The Dodd-Frank Wall Street Reform & Consumer Protection Act of 2010: Is It Constitutional?
C. Boyden Gray and John Shu of the Federalist Society consider the constitutional issues raised by three of the Dodd-Frank Act’s central grants of regulatory power: the Financial Stability Oversight Council and its powers in Title I, the Federal Deposit Insurance Corporation’s related liquidation authority in Title II, and the Bureau of Consumer Financial Protection in Title X.
The Consumer Protection Financial Bureau: Savior or Menace?
Todd Zywicki provides a short history of the Consumer Financial Protection Bureau (CFPB) and of consumer credit regulation in America, including many of the lessons researchers have learned from decades of bureaucratic design. The CFPB’s structure ignores many of these lessons, Zywicki writes. He outlines several problems that plague bureaucratic organizations and explains why the CFPB will be particularly vulnerable to these failings, absent significant reform.
Towards an Alternative Regulatory Culture
Anthony Randazzo of the Reason Foundation discusses several problems with the Dodd-Frank regulations and suggests how to solve them.
Dodd-Frank Not Likely to End Bailouts as Promised
Thomas Jacobs of DePaul University argues in this Heartlander digital magazine article that the Dodd-Frank regulations are unlikely to end bailouts. “Bailouts are an attempt to prevent something worse such as the collapse of the financial system,” he writes. “As there is no test to confirm the systemic risk of a financial firm in advance, a regulator will choose taxpayer-funded support of the firm over risking the demise of the financial system. Although the Boxer amendment to Dodd-Frank prevents the use of taxpayer funds to avoid liquidation of troubled financial firms, Dodd-Frank and its regulatory implementation to date leave plenty of bailout loopholes. Consider three mechanisms: markets with inherent systemic risk, the regulation of firms prior to financial distress, and the resolution of distressed firms.”
The New Financial Deal: Understanding the Dodd-Frank Act and Its (Unintended) Consequences
David A. Skeel Jr. of the University of Pennsylvania Law School examines the various components of Dodd-Frank and how they are intended to work. He suggests several simple bankruptcy reforms that would curb the excesses of the new government-bank partnership, plus ways to address international dimensions of the new financial order he maintains Dodd-Frank largely neglected.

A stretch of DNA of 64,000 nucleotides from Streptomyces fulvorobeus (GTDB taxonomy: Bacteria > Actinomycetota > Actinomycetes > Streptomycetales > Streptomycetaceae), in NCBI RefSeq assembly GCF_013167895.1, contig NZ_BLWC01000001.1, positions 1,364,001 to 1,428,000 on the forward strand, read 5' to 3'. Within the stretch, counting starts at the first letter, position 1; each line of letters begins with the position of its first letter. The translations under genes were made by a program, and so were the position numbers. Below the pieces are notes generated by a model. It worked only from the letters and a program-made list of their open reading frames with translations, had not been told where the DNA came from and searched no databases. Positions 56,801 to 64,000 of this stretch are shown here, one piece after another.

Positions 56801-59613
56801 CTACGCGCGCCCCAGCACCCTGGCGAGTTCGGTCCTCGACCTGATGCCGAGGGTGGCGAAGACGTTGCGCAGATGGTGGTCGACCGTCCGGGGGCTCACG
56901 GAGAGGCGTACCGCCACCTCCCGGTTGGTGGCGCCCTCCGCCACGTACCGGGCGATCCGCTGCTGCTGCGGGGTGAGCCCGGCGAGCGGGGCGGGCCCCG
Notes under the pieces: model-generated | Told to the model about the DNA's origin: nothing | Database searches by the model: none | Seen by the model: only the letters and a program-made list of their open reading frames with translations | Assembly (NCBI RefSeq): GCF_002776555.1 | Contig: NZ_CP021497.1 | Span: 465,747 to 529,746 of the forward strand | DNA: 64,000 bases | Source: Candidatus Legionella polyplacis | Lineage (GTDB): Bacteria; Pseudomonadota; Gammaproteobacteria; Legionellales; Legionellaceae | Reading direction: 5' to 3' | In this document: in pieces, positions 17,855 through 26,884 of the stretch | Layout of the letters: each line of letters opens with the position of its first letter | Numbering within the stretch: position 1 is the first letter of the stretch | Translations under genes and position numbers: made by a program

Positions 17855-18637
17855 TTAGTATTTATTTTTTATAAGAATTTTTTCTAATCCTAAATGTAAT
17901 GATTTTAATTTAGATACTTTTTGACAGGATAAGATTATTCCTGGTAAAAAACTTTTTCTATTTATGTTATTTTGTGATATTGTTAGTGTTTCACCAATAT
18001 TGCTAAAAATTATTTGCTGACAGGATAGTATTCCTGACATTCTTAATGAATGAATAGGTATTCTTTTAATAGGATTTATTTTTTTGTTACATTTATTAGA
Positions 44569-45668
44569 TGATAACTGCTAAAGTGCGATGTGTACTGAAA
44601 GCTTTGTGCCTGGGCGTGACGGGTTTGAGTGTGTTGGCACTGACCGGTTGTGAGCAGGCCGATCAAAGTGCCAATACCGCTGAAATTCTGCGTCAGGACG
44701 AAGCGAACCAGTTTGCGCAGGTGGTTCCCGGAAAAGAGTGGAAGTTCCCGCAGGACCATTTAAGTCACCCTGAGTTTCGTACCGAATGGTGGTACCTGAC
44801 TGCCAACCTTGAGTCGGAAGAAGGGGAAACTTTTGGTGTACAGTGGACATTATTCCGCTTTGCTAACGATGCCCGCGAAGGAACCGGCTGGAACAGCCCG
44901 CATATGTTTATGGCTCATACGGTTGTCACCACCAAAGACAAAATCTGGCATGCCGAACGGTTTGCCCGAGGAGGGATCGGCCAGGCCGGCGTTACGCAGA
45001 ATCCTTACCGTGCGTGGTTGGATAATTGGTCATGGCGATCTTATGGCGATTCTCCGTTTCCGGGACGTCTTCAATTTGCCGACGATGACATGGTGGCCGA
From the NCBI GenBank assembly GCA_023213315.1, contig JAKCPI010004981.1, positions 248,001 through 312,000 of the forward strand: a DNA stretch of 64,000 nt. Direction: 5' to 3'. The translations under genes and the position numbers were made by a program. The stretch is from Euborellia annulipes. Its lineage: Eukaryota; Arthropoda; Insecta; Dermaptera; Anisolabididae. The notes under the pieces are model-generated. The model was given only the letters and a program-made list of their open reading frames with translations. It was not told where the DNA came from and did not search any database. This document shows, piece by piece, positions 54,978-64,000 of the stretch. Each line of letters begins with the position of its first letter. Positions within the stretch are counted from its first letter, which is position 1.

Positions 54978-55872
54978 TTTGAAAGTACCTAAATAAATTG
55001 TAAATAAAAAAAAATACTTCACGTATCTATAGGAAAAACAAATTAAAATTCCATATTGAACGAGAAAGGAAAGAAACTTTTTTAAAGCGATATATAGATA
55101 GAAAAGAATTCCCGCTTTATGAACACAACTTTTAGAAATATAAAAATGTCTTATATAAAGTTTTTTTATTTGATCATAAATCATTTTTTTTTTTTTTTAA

The Dodd-Frank Act: A Flawed and Inadequate Response to the Too-Big-To-Fail Problem
Arthur E. Wilmarth Jr. of the George Washington University Law School evaluates whether the new statute is likely to solve the too-big-to-fail problem and discusses several possible alternatives or changes to Dodd-Frank that could solve the problem.
Dodd-Frank: Quack Federal Corporate Governance Round II
Professor Stephen Bainbridge argues the corporate governance provisions in Dodd-Frank qualify as “quack corporate governance.” Bainbridge identifies eight attributes of quack corporate governance regulation and finds Dodd-Frank meets several of the criteria.
Research & Commentary: Proprietary Trading and the Volcker Rule
Matthew Glans of The Heartland Institute examines the proprietary trading and Volcker Rule provisions of Dodd-Frank. The Volcker Rule forces separation of the investment banking, private equity, and proprietary trading sections of commercial financial institutions from their traditional consumer lending divisions. “Critics of the Volcker Rule argue it will be incredibly difficult to enforce, have little effect on systemic risk, and could cut banks’ competitiveness,” he writes. “The vagueness of the rule could lead banks to undertake even riskier investments, they say. These concerns and others have convinced the Federal Reserve to at least slow implementation of the Volcker Rule.”
Research & Commentary: Commodities Position Limits
In the 2010 Dodd–Frank Wall Street Reform and Consumer Protection Act, “position limits” on the number of options or futures contracts an investor may hold on any one underlying security were placed on all commodity futures, options, and swaps, to curb speculation some people blamed for the high price volatility of certain commodities, primarily crude oil contracts that affected gasoline prices. In this Research & Commentary, Matthew Glans examines commodities position limits, arguing they may do more harm than good.
Nothing in this Research & Commentary is intended to influence the passage of legislation, and it does not necessarily represent the views of The Heartland Institute. For further information on this and other topics, visit the FIRE Policy News Web site at http://news.heartland.org/insurance-and-finance, The Heartland Institute’s Web site at www.heartland.org, and PolicyBot, Heartland’s free online research database, at www.policybot.org.
If you have any questions about this issue or The Heartland Institute, contact Heartland Institute Legislative Specialist Matthew Glans at 312/377-4000 or firstname.lastname@example.org.